Figure 11 Scatter plots between the volume of erosion as proportion of total volume change for point bars and concave banks in bends 1-12 and sinuosity and planform type in 1991-2016
Although reach-median MSI values for each period ranged from 0.64 to 0.94 before the TGP and varied from 0.66 to 0.83 after TGP, bends characterized by MSI >1.05 before the TGP occupied 31% of all meanders compared to 20% after the TGP (Figure 12). The reached-median MSI was both negatively correlated with sinuosity (before the TGP: r=-0.282, p=0.05; after the TGP: r=-0.288, p<0.05). In addition, frequency distributions of MSI values for each bend in different sub-periods illustrated that most bends experienced more upstream planform deformation (0.33 <MSI < 0.95) after the TGP, especially for high sinuosity (>2.0). More downstream planform deformation (1.05 < MSI < 2.48) or retraction (0.95 < MSI < 1.05) bends usually had a low sinuosity below 1.5, and the MSI values were generally low after TGP.
Figure 12 The meander symmetry index (MSI) of bends 1-12 plotted against sinuosity before and after the TGP

5 Discussion

5.1 Influences of flow and sediment regimes on bends evolution processes

Previous studies have stated that discharge and sediment supply are affected by upstream damming which can significantly modify the river hydro-morphology, leading to non-equilibrium fluvial processes (Nilsson, 1976; Brandt, 2000; Petts and Gurnell, 2005; Ibisate et al., 2013).
Before the TGP operation, the bankfull channels and point bars of meander bends in the LJR had experienced a net deposition, especially on point bars (Figure 5), and the proportions of eroded volume in total volume changes were merely 32.1% and 37.5%, respectively (Table 5). Our results showed that a dominant discharge (20,000 m3 s‒1) for the concave banks in the pre-TGP periods were close to the bankfull discharge (Figure 8b). Although no significant correlations between volume changes of point bar and flow discharges were detected, a deposition tendency of point bars corresponding to the flow exceeding bankfull discharges could be observed in most bends of the LJR (Figure 8a). It was consistent with Kasvi et al. (2015), who suggested that the longer inundation period of point bar could cause it to experience a net deposition in the absence of dams impacts on channel mobility. During bankfull discharges, the mainstream deviated from the channel thalweg towards inner bank, owing to the enhanced stream power (Dietrich and Smith, 1983; Frothingham and Rhoads, 2003; Lotsari et al., 2014), but the shoaling effect of point bar on the current often caused flow dispersion, leading to a rapidly decreasing of stream power (Termini and Piraino, 2011; Engel and Rhoads, 2012). The results were that reduced sediment carrying capacity of flow induced that the deposition occurred on point bars.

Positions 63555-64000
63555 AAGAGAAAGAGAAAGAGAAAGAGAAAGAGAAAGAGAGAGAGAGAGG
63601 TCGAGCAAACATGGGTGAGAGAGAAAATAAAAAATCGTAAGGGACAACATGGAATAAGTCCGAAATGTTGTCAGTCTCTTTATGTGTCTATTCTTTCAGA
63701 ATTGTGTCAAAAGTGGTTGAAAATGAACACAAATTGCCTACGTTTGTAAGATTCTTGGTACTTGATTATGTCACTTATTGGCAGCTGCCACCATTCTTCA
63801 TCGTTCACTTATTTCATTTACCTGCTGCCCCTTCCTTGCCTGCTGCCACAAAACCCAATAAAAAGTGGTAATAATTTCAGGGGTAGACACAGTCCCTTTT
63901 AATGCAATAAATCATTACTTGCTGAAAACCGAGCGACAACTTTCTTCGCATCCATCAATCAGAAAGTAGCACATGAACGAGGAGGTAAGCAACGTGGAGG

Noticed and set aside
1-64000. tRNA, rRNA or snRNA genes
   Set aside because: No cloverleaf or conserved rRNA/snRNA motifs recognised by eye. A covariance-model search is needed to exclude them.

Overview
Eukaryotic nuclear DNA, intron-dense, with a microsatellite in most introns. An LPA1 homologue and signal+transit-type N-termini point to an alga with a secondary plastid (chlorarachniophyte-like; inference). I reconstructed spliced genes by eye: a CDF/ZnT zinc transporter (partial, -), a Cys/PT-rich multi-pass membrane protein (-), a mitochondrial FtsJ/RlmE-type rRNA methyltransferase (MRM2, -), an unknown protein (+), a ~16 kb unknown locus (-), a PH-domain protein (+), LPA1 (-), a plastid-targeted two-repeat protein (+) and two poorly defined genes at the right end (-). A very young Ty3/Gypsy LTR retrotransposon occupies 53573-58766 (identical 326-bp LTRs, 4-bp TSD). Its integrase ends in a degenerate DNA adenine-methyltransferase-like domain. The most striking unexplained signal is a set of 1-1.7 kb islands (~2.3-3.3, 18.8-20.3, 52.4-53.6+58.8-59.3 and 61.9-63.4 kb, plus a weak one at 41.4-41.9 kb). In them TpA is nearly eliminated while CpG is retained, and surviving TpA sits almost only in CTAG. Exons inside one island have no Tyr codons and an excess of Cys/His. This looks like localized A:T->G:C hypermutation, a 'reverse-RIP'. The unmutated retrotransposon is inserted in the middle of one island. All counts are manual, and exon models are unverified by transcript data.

According to Nilsson (1976), dams and reservoirs can impound sediment yields by more than 50%, reducing the turbidity of downstream river. After the TGP operation (2002-2016), the average annual sediment flux of the LJR had sharply reduced by 77.1% relative to that in 1991-2002 (Figure 7a). Therefore, the effective sediment carrying capacity of current had been enhanced due to sediment depletion by the TGP operation (Ma et al., 2012; Xia et al., 2016). Our results showed that the values of annual CEI were remaining a continuous increase from 2003 to 2016 (Figure 7b), resulting in an eroded volume proportion of 73% in total volume change of bankfull channel in the LJR. Whereas degradation of point bars was also obvious with an average erosion rate of 4.6 million m3 yr‒1 in 2002-2016 (Table 5). Previous studies indicated that intermediate flows could play an important role in shaping the river channels after upstream damming (Knighton, 1998; Brandt, 2000; Li et al., 2018). Our results presented that there were the highest correlations between the flow discharges of 16,000-18,000 m3 s‒1 and geomorphic adjustments of point bars and banks (Figure 8). Therefore, it means that there is a high scouring potential for the medium discharges (16,000-18,000 m3 s‒1) that inundate point bar after the TGP, contributing to the highest erosion for point bars in the LJR.